Forecasting involves the generation of anumber, set of numbers, or scenario thatcorresponds to a future occurrence. It isabsolutely essential to short-range and long-range planning. By definition, a forecast is basedon past data, as opposed to a prediction, whichis more subjective and based on instinct, gutfeel, or guess.
The past will repeat itselfA forecast for tomorrow will be more accurate than a forecastfor next month; a forecast for next month will be moreaccurate than a forecast for next year; and a forecast for nextyear will be more accurate than a forecast for ten years in thefuture.Forecasts are seldom accurate and almost never totallyaccurate, although some are very close. Therefore, it is wise tooffer a forecast “range.” If one were to forecast a demand of100,000 units for the next month, it is extremely unlikely thatdemand would equal exactly 100,000. However, a forecast of90,000 to 110,000 would provide a much larger target forplanning.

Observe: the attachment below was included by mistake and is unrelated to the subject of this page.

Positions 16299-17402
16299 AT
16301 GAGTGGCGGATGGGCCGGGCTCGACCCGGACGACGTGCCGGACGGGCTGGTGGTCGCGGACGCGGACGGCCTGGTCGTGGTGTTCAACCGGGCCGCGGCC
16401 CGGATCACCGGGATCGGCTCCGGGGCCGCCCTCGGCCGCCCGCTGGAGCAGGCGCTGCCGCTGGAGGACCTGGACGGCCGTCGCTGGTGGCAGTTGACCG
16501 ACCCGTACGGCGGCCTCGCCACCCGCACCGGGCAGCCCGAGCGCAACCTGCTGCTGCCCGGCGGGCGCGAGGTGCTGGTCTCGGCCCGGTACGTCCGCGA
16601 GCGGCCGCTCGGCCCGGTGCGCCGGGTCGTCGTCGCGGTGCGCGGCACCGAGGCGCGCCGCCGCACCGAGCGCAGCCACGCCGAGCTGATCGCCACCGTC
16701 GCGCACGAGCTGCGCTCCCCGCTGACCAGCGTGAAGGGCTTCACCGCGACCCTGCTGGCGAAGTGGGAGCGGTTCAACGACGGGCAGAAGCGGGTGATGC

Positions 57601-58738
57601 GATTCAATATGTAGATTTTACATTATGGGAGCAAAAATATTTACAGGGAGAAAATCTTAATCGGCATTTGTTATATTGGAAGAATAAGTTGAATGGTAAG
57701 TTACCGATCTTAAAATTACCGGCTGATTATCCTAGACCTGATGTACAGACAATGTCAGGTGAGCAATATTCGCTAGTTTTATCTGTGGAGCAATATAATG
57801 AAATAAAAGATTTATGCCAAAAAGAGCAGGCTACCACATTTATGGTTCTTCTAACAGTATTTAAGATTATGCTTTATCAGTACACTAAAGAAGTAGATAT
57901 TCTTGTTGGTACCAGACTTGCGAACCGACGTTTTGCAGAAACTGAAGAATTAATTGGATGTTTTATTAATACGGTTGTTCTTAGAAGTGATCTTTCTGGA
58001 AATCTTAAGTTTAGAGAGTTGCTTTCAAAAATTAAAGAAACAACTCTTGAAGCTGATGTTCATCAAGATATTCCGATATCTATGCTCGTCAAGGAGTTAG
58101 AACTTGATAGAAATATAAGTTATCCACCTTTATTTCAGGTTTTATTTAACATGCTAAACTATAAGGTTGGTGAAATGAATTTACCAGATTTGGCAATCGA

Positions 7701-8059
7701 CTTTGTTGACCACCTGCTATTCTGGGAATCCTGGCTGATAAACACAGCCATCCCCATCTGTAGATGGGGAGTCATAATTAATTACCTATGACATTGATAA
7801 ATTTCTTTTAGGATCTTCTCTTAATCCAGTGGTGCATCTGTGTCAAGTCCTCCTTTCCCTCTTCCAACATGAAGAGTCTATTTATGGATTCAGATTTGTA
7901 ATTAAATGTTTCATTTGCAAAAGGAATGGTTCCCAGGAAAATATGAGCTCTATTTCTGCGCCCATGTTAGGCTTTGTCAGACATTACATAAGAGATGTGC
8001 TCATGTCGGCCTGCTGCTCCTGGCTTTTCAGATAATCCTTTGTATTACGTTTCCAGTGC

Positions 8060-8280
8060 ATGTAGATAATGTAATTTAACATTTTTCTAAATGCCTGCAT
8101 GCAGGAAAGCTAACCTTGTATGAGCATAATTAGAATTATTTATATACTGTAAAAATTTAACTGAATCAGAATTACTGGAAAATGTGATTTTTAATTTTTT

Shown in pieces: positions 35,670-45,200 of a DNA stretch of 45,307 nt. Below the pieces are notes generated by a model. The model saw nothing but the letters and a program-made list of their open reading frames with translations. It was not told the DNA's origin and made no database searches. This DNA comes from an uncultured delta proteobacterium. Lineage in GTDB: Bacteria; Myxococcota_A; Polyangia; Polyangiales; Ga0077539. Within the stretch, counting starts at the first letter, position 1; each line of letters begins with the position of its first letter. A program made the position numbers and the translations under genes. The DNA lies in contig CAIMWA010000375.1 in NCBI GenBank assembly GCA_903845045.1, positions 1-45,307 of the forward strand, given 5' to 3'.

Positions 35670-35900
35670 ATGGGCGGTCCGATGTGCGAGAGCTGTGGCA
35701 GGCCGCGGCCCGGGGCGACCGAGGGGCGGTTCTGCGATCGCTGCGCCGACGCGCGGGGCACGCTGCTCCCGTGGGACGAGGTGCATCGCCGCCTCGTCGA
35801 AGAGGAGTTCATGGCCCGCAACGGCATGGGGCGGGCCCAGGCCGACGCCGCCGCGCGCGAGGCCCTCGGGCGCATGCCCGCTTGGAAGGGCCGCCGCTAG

AccurateReliableTimelyEasy to use andunderstandCost-effective
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Quantitative forecasting techniques aregenerally more objective than qualitativeforecasting methods. Quantitative forecastscan be time-series forecasts (i.e., aprojection of the past into the future) orforecasts based on associative models (i.e.,based on one or more explanatoryvariables). Time-series data may haveunderlying behaviors that need to beidentified by the forecaster.
Econometric methods, such as autoregressiveintegrated moving-average model (ARIMA), use complexmathematical equations to show past relationshipsbetween demand and variables that influence thedemand. An equation is derived and then tested andfine-tuned to ensure that it is as reliable arepresentation of the past relationship as possible. Oncethis is done, projected values of the influencingvariables (income, prices, etc.) are inserted into theequation to make a forecast.
Determine the forecasts purposeEstablish a time horizonSelect a forecasting technique